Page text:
Ancient Wisdom for Healthy Sleep (Part 2)

Alarm clock in the foreground with a young man sleeping in the background.

Traditional Chinese medicine considers sleep to be a result of the natural rhythm of energy circulation in the body. (Image: Patrick Daxenbichler via Dreamstime)

Traditional Chinese medicine is a complete medical system that has been passed down to us. It offers information about healthy sleep. Sleep is a result of the natural rhythm of energy circulation. At 11:00 p.m., the yin energy (qi) is at its strongest. This is the ideal time for the body to return to rest, restoration, and replenishment.

You should therefore not stay awake past 11:00 p.m. This is also the time for your body to build up yang energy (qi), which provides the energy you need for physical and mental activities during the daytime. Your body’s qi and blood pass through and nurture each organ of your body throughout the day and night.

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Different times of night have a greater impact on different organs in your body. For example, between 1:00 a.m. and 3:00 a.m., blood and qi are strongest in your liver and its meridians (an energetic network fulfilling liver function). Therefore, sleeping during this time is critical for your liver to be able to function normally.

Front side of a blue plastic dummy used to illustrate the location of the location of accupuncture meridians overlaid with a visual effect giving the appearance of an energy vortex.
Between 1:00 a.m. and 3:00 a.m., blood and qi are strongest in your liver and its meridians. (Image: Nikki Zalewski via Dreamstime)

In Chinese medicine, your liver bears an incredible amount of responsibility — physically, mentally, and emotionally. Liver energy regulates your mood, digestion, menstruation, dreaming, the sleep-wake switch, vision, and the smooth flow of energy throughout the body. It is in charge of strategic planning and execution, and nurtures all of the connective tissues in your body, from ligaments to nails.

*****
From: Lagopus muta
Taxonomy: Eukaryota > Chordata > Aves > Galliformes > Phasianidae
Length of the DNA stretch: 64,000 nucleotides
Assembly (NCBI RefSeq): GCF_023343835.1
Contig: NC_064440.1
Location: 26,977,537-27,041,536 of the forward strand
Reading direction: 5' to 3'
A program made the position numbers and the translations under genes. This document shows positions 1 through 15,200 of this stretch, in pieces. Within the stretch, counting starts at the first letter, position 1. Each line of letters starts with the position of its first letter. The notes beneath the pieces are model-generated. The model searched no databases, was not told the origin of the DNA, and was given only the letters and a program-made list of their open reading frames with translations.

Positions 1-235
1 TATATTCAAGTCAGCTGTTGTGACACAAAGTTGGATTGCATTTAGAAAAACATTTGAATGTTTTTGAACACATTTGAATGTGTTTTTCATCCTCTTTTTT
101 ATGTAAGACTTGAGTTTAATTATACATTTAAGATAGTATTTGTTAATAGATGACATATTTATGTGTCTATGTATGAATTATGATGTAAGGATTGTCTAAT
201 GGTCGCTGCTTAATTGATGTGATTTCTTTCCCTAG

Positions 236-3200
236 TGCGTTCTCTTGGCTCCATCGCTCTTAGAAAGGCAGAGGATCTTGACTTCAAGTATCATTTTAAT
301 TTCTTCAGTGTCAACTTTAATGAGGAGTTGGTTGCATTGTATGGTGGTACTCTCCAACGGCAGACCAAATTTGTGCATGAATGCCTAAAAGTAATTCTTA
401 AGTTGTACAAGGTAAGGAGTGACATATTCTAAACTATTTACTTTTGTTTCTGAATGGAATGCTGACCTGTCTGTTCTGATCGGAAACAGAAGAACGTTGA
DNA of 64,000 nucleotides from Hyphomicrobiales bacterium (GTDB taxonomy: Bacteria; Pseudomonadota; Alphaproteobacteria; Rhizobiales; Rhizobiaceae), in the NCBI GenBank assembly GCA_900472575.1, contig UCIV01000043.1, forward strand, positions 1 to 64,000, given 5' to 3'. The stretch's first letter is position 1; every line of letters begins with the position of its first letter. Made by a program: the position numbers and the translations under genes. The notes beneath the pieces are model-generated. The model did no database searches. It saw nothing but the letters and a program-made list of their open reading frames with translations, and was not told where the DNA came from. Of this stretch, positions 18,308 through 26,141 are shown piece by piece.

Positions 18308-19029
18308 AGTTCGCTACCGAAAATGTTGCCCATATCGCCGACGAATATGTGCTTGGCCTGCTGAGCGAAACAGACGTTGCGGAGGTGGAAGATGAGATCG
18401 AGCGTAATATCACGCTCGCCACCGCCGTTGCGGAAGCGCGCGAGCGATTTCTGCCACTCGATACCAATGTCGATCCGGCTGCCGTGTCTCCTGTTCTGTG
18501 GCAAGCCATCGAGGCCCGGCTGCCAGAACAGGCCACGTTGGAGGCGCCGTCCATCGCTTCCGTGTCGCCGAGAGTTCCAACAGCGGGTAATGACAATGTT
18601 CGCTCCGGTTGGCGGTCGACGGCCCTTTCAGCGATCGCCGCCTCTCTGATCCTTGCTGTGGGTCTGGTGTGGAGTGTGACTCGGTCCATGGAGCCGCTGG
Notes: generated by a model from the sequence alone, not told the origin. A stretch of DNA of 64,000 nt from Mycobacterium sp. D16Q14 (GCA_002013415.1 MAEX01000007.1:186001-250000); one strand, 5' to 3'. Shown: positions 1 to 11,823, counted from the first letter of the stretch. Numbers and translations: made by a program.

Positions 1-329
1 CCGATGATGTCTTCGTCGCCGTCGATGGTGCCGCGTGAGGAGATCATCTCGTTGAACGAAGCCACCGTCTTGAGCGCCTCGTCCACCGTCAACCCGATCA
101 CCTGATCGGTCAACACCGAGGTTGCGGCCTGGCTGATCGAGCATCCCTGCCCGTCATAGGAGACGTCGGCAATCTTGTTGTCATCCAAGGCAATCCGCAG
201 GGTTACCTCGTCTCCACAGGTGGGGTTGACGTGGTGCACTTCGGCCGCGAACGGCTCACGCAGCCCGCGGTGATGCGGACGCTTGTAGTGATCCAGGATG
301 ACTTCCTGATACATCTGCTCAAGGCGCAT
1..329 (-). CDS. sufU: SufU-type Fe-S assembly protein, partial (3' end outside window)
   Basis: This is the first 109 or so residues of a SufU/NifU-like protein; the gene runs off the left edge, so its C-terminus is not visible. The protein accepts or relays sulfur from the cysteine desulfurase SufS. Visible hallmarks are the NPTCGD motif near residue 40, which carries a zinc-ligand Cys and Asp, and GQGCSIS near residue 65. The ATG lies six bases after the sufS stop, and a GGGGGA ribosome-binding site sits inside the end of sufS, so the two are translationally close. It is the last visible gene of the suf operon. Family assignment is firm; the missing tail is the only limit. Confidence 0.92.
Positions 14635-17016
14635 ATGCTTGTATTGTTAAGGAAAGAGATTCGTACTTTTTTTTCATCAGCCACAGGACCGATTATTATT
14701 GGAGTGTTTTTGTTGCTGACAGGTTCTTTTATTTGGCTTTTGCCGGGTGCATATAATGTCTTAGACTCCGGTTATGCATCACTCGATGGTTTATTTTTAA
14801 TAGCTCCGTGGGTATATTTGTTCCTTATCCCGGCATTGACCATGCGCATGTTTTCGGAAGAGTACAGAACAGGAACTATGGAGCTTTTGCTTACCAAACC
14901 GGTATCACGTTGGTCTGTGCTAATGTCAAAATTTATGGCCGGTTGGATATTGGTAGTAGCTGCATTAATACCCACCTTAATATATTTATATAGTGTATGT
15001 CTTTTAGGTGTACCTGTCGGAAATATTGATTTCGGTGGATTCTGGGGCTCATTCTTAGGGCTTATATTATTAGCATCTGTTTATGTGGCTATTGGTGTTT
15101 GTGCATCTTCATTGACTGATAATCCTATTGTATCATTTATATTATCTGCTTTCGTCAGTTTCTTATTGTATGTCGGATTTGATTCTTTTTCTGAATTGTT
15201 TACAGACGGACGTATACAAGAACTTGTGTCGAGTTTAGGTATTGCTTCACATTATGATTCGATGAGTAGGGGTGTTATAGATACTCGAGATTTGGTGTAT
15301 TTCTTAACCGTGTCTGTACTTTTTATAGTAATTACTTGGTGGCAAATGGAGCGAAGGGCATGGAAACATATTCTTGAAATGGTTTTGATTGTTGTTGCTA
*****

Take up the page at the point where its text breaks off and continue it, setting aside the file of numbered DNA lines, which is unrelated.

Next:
Healthy sleep requires you to sleep at the proper times

Your liver is extremely sensitive to negative emotions, such as anger and resentment. If your liver is not being cared for well, you will be irritable and agitated. Now you can see how serious the consequences to your health will be if you do not sleep at the times you should.

The other important organ system that is nurtured by qi and blood is your lungs (strongest from 3:00 a.m. to 5:00 a.m.). Your lungs are responsible for providing oxygen to your body, defense against infection, nourishment to your skin, and assisting in the regulation of food and water metabolism.

Being emotionally distressed, eating the wrong kinds of food, or exposing yourself to environmental toxicity or infections disturbs your body’s organs and meridians, and can create sleep disorders.

For example, when your kidney energy, (your major source of cooling energy) becomes too deficient to balance the heart energy (your major source of heat energy), you cannot fall asleep.

Healthy sleep requires that you sleep at the times you should sleep.
Serious consequences to your health can occur if you do not sleep at the times you should. (Image: Mariusz Szczawinski via Dreamstime)

When your liver yang energy is not balanced by your liver’s yin energy, you may get nightmares, sleepwalk, and experience restless leg syndrome. When your spleen and lung qi are deficient, your body accumulates fat, as well as phlegm that can block the airways, causing obstructive sleep apnea.

Therefore, from the Chinese-medicine perspective, sleep disorders are a superficial manifestation of underlying imbalances of your body’s energies. These imbalances cause health issues that are often improved by modifying your lifestyle, including getting healthy sleep, eating properly, meditating, exercising, and reducing stress.

For those who have more troublesome symptoms, receiving courses of treatment with acupuncture and Chinese herbal medicine is important. The last thing you want to do is to mask the symptoms by simply taking medications.

See Part 1 here.

Dr. Yang is a leading physician, board-certified psychiatrist, and international expert on classic forms of traditional Chinese medicine. He is a fourth-generation teacher and practitioner of traditional Chinese medicine, specializing in acupuncture.

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